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Physical Features of India: The Himalayas 2021


Himalayas 2021: Relevance

GS 1: Distribution of key natural resources across the world (including South Asia and the Indian sub-continent).


Physical Features of India

  • India’s physical features can majorly be divided into 6 parts:
    • The Northern and North-eastern Mountains
    • The Northern Plain
    • The Peninsular Plateau
    • The Indian Desert
    • The Coastal Plains
    • The Islands.
  • In this article, we will restrict our discussion to The Northern and North-eastern Mountains, which are part of Himalayan range of mountains.


Himalayas 2021

  • The Himalayas are the highest and the youngest fold mountain ranges of the world.
  • Geologically, the Himalayas are young, weak and flexible because its uplift is an ongoing process.
  • This distinctive feature makes it one of the most earthquake-prone regions of the world.




Himalayas 2021: Formation of Himalayas

  • The Himalayas have been formed over 50 million years ago when Indian plate collided with the Eurasian plate.
  • As the density of Indian plate was higher, the Indian plate slid below the Eurasian plate.
  • It led to crumbling and buckling up the Eurasian plate into the various mountain ranges that are now a part of the Himalayas.


Himalayas 2021: Himalayan ranges

  • The Himalayas consist of a series of parallel mountain ranges.
  • Some of the important ranges are the Greater Himalayan range, which includes the Great Himalayas and the Shiwalik.


Himalayas 2021: Orientation of Himalayas

  • The general orientation of these ranges is from northwest to the southeast direction in the northwestern part of India.
  • Himalayas in the Darjiling and Sikkim regions lie in an eastwest direction, while in Arunachal Pradesh they are from southwest to the northwest direction.
  • In Nagaland, Manipur and Mizoram, they are in the northsouth direction.



Himalayas 2021: Himalayas Significance

  • The Himalayas stand like a strong and long wall between the Indian subcontinent and the Central and East Asian countries.
  • Himalayas are not only the physical barrier, they are also a climatic, drainage and cultural divide.


Himalayas 2021: Himalayas sub-division

On the basis of relief, alignment of ranges and other geo-morphological features, the Himalayas can be divided into the following sub-divisions:

Kashmir or Northwestern Himalayas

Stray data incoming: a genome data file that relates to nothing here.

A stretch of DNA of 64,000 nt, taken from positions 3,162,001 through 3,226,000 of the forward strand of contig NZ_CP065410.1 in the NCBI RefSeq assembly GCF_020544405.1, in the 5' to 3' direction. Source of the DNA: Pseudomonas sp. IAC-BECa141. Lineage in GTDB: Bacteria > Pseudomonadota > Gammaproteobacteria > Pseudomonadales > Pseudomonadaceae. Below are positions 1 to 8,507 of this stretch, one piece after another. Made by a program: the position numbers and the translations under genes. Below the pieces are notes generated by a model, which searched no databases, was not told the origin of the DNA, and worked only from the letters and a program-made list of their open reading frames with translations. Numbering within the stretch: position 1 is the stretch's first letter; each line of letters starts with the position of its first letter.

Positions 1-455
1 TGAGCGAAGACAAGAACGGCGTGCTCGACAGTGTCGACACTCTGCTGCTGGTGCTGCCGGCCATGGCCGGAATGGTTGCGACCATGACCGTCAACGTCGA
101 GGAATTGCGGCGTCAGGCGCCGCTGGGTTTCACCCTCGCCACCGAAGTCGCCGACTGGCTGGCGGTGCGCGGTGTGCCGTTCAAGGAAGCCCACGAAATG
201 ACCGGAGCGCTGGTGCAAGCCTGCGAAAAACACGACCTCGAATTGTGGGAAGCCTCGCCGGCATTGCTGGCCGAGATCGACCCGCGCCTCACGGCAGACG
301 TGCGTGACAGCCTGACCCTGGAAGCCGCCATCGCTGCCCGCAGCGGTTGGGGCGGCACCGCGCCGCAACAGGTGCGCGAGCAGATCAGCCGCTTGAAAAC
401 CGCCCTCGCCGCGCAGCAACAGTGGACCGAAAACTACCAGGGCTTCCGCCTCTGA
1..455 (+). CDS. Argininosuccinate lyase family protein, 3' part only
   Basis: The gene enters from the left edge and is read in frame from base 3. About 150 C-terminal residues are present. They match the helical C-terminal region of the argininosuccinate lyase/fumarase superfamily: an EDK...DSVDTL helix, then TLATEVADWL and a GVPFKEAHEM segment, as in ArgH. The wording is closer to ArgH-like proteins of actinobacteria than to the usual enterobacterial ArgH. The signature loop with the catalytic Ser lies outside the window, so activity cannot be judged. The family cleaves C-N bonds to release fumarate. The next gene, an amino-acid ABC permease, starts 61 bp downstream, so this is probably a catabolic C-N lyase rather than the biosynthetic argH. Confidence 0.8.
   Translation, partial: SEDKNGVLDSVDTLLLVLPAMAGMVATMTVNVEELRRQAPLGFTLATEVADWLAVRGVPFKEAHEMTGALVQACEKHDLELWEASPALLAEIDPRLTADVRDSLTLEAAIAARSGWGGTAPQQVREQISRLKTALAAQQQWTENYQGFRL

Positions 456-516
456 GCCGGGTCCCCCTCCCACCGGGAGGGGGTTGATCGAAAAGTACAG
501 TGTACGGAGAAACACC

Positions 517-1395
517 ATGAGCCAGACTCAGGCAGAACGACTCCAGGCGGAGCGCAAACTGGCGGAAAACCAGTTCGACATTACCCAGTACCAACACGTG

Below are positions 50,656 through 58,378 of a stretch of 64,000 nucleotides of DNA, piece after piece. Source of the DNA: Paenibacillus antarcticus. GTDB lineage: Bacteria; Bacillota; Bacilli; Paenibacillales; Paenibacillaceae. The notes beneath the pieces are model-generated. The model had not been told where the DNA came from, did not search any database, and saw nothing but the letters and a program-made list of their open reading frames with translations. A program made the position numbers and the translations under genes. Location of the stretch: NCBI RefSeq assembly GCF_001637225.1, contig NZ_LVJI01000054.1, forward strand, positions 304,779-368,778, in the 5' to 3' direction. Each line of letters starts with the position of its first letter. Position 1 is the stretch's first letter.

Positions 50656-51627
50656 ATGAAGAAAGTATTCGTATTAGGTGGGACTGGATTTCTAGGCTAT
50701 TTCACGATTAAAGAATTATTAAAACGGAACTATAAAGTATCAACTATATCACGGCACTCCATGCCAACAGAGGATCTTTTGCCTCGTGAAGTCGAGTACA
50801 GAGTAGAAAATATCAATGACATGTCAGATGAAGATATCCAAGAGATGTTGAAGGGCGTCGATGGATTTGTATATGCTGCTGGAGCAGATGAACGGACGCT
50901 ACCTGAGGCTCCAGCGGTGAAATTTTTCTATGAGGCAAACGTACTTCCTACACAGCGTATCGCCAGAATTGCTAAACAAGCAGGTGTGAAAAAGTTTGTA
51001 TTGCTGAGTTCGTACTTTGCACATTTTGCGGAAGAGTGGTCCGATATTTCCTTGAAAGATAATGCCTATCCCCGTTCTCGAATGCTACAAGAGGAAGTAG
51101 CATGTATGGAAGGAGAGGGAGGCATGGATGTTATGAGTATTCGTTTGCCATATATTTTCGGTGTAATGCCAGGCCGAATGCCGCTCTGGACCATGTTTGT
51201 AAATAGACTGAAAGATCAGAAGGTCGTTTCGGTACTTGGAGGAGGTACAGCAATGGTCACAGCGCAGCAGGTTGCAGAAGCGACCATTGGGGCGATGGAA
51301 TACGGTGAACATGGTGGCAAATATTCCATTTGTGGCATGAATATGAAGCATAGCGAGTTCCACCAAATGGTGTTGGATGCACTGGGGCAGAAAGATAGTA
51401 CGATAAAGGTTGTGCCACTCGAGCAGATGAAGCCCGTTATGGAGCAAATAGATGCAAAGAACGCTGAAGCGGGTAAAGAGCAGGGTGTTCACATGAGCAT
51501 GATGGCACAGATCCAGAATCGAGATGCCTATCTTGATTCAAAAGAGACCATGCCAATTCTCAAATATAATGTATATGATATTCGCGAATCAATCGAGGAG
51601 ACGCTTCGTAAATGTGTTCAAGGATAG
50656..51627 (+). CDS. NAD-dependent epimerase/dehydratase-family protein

• The Kashmir Himalayas are famous for Karewa formations, which are useful for the cultivation of Zafran, a local variety of saffron
  • Ranges: Karakoram, Ladakh, Zaskar and Pir Panjal.
  • Important passes: Zoji La on the Great Himalayas, Banihal on the Pir Panjal, Photu La on the Zaskar and Khardung La on the Ladakh range.
  • Important lakes: Fresh lakes such as Dal and Wular and salt water lakes such as Pangong Tso and Tso Moriri.
  • Meandering of Jhelum: Jhelum, despite being in youth stage, forms meanders because of the local base level provided by the erstwhile larger lake of which the present Dal Lake is a small part.


Himachal and Uttarakhand Himalayas

  • This part lies approximately between the Ravi in the west and the Kali (a tributary of Ghaghara) in the east
  • It is drained by two major river systems of India—the Indus and the Ganga.
  • The northernmost part of the Himachal Himalayas is an extension of the Ladakh cold desert, which lies in the Spiti subdivision of district Lahul and Spiti.
  • In the Great Himalayan range, the valleys are mostly inhabited by the Bhotia’s.
  • Bhotia’s are nomadic groups who migrate to ‘Bugyals’ (the summer glasslands in the higher reaches) during summer months and return to the valleys during winters.
  • Important destinations: ‘Valley of flowers’, Gangotri, Yamunotri, Kedarnath, Badrinath and Hemkund Sahib.


Darjiling and Sikkim Himalayas

  • They are flanked by Nepal Himalayas in the west and Bhutan Himalayas in the east.
  • It is a region of high mountain peaks like Kanchenjunga (Kanchengiri),fast-flowing rivers like Teesta and deep valleys.
  • Duar formation: They have also been used for the development of tea gardens.


Arunachal Himalayas

  • These extend from the east of the Bhutan Himalayas up to the Diphu pass in the east.
  • Important mountain peaks: Kangtu and Namcha Barwa.
  • Important rivers: Kameng, the Subansiri, the Dihang, the Dibang and the Lohit.
  • These are perennial with the high rate of fall, thus, having the highest hydro-electric power potential in the country.


Eastern Hills and Mountains

  • These are part of the Himalayan Mountain system having their general alignment from the north to the south direction.
  • Jhum cultivation: The tribals living in the lowlands practice shifting cultivation that is locally called as Jhum cultivation.
  • Loktak Lake: The physiography of Manipur is unique by the presence of a large lake known as ‘Loktak’ lake at the centre, surrounded by mountains from all sides.
  • Molassis basin: Mizoram is also known as the ‘Molassis basin’ because it is made up of soft unconsolidated deposits.


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